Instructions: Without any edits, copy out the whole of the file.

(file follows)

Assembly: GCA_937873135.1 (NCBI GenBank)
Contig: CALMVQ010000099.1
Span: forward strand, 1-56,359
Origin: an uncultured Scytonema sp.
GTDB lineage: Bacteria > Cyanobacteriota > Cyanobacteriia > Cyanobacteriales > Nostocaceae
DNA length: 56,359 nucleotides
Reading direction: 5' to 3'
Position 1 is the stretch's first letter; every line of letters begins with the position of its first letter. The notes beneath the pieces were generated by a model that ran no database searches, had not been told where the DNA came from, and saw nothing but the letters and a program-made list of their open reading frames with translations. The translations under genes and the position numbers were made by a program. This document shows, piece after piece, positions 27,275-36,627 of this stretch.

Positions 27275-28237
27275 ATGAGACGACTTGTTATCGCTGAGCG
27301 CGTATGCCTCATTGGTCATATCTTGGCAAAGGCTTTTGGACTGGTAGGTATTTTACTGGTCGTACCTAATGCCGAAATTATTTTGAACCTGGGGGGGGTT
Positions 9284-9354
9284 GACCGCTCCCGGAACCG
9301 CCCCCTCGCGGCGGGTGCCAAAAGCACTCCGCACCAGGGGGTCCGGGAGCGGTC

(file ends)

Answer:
Assembly: GCA_937873135.1 (NCBI GenBank)
Contig: CALMVQ010000099.1
Span: forward strand, 1-56,359
Origin: an uncultured Scytonema sp.
GTDB lineage: Bacteria > Cyanobacteriota > Cyanobacteriia > Cyanobacteriales > Nostocaceae
DNA length: 56,359 nucleotides
Reading direction: 5' to 3'
Position 1 is the stretch's first letter; every line of letters begins with the position of its first letter. The notes beneath the pieces were generated by a model that ran no database searches, had not been told where the DNA came from, and saw nothing but the letters and a program-made list of their open reading frames with translations. The translations under genes and the position numbers were made by a program. This document shows, piece after piece, positions 27,275-36,627 of this stretch.

Positions 27275-28237
27275 ATGAGACGACTTGTTATCGCTGAGCG
27301 CGTATGCCTCATTGGTCATATCTTGGCAAAGGCTTTTGGACTGGTAGGTATTTTACTGGTCGTACCTAATGCCGAAATTATTTTGAACCTGGGGGGGGTT
Positions 9284-9354
9284 GACCGCTCCCGGAACCG
9301 CCCCCTCGCGGCGGGTGCCAAAAGCACTCCGCACCAGGGGGTCCGGGAGCGGTC